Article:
Terrorism is to create a state of terror and fear. Therefore it is important to study the psychological factors and to understand and mitigate our response to terrorism. It is the creation of states of mind, of reducing people’s resilience and will to resist, and causing such psychological and social pressure that eventually the political aims of a terrorist group will be fulfilled. This book is not about the prevention of terrorism, but concerned with the consequences of acts of terror and their impact on populations. It describes what citizens, professionals and governments can do to mitigate the consequences. The focus is less on the 'timeless' or 'universal' trauma reactions captured by labels such as post traumatic stress disorder, but more on culture and place specific reactions. A comparison is made between the responses visible in Russia (large scale adversity) and the western reaction (a cultural shift towards an age of anxiety and risk aversion). Also 'new' terrorism (chemical, biological and nuclear terrorism) is discussed, but in practice most terrorist attacks remain steadfastly conventional. A last topic is communication; such as communication between government and its citizens; between terrorists themselves, between terrorists and citizens and between citizens themselves. People talking to each other in the immediate aftermath of terrorist incidents gives much needed support and reassurance. More attention needs to be given to assisting these normalising processes and more needs to be done to safeguard such communications in the immediate aftermath of a terrorist attack.
Jennifer S. Lerner, Roxana M. Gonzalez, Deborah A. Small, Baruch Fischhoff
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The aftermath of September 11th highlights the need to understand how emotion affects citizens' responses to risk. It also provides an opportunity to test current theories of such effects. On the basis of appraisal-tendency theory, we predicted opposite effects for anger and fear on risk judgments and policy preferences. In a nationally representative sample of Americans (N=973, ages 13–88), fear increased risk estimates and plans for precautionary measures; anger did the opposite. These patterns emerged with both experimentally induced emotions and naturally occurring ones. Males had less pessimistic risk estimates than did females, emotion differences explaining 60 to 80% of the gender difference. Emotions also predicted diverging public policy preferences. Discussion focuses on theoretical, methodological, and policy implications.
Terrorism caused by chemical, biological or nuclear agents differs from terrorism using explosive forces. It is argued that ideal situations are created to attribute a wide variety of vague, systemic symptoms to environmental stimuli. A series of laboratory studies is discussed showing symptom learning in response to odorous chemical substances: the experience of a few symptom episodes in association with such substances is sufficient to subsequently feel symptoms upon perceiving the substances alone. This is more likely when the substances are foul smelling or endowed with negative meanings. Persons tending to negative moods and emotions appear more vulnerable to these processes. Implications for medically unexplained symptoms are discussed.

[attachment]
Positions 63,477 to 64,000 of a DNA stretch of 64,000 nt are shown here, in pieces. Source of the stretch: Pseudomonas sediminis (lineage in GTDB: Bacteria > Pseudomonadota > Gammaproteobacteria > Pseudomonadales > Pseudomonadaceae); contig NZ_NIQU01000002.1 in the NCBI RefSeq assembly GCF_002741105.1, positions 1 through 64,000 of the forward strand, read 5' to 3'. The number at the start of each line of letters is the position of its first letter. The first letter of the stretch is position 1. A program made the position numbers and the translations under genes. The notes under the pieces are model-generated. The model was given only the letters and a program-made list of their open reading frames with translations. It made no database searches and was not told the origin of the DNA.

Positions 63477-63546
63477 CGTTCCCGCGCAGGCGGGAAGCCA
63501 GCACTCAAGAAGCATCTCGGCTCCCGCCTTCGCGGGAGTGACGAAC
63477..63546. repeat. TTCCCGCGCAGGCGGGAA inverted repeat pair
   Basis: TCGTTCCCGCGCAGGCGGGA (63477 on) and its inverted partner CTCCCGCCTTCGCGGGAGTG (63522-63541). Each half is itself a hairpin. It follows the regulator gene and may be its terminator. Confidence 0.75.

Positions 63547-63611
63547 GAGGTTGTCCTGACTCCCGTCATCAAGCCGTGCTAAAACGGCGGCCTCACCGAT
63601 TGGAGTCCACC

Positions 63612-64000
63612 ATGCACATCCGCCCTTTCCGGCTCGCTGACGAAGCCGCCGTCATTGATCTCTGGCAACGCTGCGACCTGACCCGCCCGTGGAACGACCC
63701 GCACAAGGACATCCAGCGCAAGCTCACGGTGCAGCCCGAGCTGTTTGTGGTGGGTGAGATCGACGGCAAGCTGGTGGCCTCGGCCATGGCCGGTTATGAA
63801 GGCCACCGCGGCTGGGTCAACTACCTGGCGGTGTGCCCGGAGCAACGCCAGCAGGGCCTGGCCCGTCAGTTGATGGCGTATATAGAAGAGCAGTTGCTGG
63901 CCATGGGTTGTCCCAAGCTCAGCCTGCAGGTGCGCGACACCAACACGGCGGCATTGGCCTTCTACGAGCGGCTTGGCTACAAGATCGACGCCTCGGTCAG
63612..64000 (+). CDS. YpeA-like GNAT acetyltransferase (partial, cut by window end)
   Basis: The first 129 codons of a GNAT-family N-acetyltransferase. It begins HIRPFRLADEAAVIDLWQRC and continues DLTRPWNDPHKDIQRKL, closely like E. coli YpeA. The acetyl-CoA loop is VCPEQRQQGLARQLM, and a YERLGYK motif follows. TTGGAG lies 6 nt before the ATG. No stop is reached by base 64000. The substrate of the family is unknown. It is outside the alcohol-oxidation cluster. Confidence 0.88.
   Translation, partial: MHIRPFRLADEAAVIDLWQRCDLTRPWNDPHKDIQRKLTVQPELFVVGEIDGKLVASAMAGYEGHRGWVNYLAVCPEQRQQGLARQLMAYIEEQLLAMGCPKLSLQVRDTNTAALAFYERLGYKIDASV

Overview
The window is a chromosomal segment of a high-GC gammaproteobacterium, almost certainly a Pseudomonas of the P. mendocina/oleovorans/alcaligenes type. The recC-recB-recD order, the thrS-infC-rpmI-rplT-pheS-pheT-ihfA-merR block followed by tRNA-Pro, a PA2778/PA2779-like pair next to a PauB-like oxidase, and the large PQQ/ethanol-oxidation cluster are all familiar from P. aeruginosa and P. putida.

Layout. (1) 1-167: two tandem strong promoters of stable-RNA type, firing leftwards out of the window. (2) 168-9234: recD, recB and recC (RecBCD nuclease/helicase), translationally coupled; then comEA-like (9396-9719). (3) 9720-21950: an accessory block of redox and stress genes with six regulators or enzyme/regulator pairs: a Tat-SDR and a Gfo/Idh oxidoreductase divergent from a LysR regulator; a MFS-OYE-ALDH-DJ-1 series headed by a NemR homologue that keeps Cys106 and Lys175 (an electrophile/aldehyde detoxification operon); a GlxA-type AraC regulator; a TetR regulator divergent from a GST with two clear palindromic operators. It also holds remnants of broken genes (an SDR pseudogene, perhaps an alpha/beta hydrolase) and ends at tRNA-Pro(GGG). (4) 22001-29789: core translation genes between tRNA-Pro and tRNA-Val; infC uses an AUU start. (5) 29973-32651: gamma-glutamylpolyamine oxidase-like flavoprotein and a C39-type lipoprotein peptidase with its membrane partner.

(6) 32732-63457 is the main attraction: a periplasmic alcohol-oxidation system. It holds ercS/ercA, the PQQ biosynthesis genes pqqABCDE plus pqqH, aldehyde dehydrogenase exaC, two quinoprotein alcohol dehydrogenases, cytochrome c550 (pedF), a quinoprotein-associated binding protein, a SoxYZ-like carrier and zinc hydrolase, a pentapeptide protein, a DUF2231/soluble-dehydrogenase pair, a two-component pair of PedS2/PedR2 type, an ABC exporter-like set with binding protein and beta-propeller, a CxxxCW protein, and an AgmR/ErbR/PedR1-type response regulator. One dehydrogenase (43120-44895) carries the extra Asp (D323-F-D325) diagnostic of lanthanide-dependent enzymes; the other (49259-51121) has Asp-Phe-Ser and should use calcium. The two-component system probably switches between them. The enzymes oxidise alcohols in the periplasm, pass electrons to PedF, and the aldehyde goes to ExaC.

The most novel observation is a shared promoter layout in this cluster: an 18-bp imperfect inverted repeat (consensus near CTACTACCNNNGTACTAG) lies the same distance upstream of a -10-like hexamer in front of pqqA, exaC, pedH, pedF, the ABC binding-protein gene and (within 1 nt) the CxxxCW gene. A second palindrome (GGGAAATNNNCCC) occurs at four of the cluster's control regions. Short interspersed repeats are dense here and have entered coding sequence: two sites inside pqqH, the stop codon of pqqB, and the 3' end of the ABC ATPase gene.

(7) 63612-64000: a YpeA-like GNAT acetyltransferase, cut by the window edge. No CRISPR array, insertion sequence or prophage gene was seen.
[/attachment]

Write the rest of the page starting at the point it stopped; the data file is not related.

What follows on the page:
October 2002, 800 plus hostages were held for three days in a Moscow theater by suicidal terrorists armed with bombs. The stand-off ended when Russian Special Forces gassed and stormed the theater. One hundred thirty of the hostages died. The authors – an American psychologist and colleagues from the Russian Academy of Sciences began to collaborate soon after the event. This article reports on eleven hostage interviews regarding their psychological responses to captivity including their expressions of Stockholm syndrome.
The Social Stage Model of Disasters is examined as a parallel to natural responses to terrorism. After a shared upheaval, people tend to go through an emergency phase when they talk about the event, followed by a drop in talking during a longer inhibition phase. Thoughts of the event still weigh heavily on people's minds until the adaptation phase when social and physiological patterns stabilize. New methodological and analytical tools have enabled the study of immediate reactions to natural disasters, collective trauma, and terrorist attacks. These include the Electronically-Activated Recorder (EAR), which captures how people congregate and talk to or avoid others. Also, Linguistic Inquiry and Word Count (LIWC), a software program that analyzes psychological states through linguistic markers, has been applied to language samples from various internet forums for communication before, during, and after shared upheavals. A review of the research using these recent technological developments suggests that terrorism can have the unintended effects of encouraging affiliation, strengthening values, and reaffirming identities. The findings further suggest that distancing, a natural phase in the course of crises and challenges, may be helpful when faced with terrorism. The Internet will continue to be a valuable venue for both victims and researchers.
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